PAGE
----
After this you can cut and stitch the mylar just like you would paper or fabric. I like to stitch down the seam along the back of the bag and then sew the jotter as if I was using cardstock.
Sunday, August 19, 2007
Saturday, August 18, 2007
The Latest Completed Journal Notebook
Originally uploaded by E_Journeys.
Follow the link and read the person's words... very good thoughts. that's how I use and view my jotter notebooks- raw data- I thought I was the only one who used that expression.
My plans for this week are simple, relaxation in Maine. Heading to a few key scenic areas, making some art and mainly relaxation.
One of the places that I’m heading to is Cape Split in South Addison to see the area John Marin painted. I never understood Marin’s work until I took a wrong turn when looking for an office in which I had an interview and I ended up near Cape Split. It was a brilliant sunny summer day and I had recently seen some of his work in person and was amazed and overwhelmed by seeing suddenly with clarity the scenery in his paintings in person. It was suddenly clear. I could see the shapes in his paintings in the scenery. I guess you have to see it to believe it. I’m hoping for a few clear sunny days while we’re up there so I can get a few good photos in and maybe even some painting. The one big issue I have is that while we go to see some of the area it’s going to be some driving and gas up there is pretty expensive.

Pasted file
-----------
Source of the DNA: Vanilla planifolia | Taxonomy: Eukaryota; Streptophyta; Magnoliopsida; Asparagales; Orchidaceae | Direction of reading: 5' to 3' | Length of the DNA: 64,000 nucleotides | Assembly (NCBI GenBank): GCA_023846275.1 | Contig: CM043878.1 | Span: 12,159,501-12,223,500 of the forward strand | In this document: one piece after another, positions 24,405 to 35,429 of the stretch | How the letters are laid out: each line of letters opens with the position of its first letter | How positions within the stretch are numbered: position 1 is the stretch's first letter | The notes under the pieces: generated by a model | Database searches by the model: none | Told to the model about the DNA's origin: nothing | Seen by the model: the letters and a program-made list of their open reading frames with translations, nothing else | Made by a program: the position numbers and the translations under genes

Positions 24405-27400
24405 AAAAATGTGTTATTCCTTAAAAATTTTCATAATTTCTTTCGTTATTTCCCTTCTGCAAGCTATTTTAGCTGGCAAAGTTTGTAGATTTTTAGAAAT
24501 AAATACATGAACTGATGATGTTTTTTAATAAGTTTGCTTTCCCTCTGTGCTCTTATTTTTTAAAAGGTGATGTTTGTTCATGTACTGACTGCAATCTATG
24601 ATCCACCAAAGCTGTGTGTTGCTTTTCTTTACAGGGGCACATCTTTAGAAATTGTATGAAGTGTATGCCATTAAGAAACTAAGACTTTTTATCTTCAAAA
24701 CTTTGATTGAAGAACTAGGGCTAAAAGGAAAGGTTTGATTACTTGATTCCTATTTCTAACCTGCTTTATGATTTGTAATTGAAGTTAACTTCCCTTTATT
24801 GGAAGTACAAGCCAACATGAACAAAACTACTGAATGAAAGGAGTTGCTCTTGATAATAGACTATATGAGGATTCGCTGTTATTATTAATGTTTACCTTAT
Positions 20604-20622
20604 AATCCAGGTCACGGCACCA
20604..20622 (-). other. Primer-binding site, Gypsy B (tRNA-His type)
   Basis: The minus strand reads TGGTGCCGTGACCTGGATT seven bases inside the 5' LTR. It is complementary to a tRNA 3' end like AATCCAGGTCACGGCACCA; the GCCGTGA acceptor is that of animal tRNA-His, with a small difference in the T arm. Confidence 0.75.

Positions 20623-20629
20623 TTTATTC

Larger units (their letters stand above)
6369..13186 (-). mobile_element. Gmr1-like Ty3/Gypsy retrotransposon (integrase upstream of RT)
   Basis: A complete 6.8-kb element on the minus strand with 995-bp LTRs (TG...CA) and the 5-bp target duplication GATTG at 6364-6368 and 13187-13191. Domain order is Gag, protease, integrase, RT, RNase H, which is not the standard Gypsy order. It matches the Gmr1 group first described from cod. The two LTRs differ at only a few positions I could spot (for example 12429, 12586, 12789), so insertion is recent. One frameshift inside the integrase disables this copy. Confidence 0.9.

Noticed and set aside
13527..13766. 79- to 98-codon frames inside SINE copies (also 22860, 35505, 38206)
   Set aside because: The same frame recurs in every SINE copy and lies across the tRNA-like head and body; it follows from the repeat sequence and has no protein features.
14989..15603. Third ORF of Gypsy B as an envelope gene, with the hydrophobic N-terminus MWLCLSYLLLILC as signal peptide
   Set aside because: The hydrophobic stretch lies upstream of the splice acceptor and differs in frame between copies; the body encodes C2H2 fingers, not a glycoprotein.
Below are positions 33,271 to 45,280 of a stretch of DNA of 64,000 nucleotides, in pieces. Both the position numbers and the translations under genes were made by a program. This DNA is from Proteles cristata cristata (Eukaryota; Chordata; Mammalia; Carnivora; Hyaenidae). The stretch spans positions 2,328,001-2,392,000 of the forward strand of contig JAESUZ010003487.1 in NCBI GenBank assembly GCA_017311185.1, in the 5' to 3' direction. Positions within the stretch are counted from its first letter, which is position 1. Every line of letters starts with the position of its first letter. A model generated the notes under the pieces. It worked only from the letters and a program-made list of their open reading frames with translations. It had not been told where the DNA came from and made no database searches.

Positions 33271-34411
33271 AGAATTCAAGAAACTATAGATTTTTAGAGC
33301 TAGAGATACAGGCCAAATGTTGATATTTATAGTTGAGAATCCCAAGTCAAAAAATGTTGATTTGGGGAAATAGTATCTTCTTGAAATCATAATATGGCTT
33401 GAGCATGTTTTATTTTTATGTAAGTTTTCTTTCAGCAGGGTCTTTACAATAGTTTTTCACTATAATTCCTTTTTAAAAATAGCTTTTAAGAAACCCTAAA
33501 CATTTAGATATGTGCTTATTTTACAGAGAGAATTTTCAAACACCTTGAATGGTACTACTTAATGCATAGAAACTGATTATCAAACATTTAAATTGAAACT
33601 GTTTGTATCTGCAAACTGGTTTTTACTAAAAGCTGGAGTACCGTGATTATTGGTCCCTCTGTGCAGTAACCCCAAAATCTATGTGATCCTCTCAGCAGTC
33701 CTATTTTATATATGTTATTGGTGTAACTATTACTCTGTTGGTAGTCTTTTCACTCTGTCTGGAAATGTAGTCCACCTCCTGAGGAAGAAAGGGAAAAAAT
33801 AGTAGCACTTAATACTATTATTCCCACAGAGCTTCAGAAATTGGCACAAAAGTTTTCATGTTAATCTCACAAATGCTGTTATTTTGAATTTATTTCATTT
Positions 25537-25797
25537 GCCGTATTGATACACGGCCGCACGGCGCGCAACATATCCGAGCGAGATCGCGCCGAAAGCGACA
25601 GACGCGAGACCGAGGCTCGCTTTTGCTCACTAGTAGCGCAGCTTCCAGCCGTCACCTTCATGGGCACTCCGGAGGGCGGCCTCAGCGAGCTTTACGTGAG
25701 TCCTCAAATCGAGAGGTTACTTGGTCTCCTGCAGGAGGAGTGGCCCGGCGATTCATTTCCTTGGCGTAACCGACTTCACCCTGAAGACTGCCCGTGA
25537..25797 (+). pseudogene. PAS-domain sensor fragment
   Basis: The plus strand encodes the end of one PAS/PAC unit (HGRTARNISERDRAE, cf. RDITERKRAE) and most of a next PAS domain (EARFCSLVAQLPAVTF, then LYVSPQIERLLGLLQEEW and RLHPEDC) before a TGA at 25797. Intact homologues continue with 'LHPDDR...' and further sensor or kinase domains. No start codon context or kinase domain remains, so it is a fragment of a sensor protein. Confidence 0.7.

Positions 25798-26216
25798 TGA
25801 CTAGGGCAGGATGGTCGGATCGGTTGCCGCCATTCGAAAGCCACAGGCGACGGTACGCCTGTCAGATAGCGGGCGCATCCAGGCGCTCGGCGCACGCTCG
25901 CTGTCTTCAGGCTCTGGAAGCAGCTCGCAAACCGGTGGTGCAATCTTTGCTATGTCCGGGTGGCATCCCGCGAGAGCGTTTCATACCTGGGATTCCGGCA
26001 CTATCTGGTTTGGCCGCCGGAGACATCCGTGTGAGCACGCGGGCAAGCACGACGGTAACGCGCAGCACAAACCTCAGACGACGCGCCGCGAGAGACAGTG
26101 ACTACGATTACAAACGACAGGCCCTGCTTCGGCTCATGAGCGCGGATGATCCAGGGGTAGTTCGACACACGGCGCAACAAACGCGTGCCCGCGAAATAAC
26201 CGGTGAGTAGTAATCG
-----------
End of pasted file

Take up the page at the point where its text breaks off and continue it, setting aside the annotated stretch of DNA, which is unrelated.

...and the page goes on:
The other main attraction that we’re going to go see is Cobscook State Park. IT is amazing, particularly if we have a nice day.
The final place to see is West Quoddy Head. It’s an easy day hike, a few miles only, gorgeous rocky scenery that I never got tired of when I was in Maine. It’s a place that is easy to get to and easy to enjoy and take lots of nice touristy photos. It’s also the location of a pretty gruesome attempted murder- about 5 or 6 years ago a man and a woman were getting divorced and she asked him to meet her at the park to discuss a few things. The decided to hike and she pushed him off a 100 foot cliff as the tide was receding. There was only a few feet of water between him and the rocks, and it almost killed him. He was spotted by tourists and barely saved.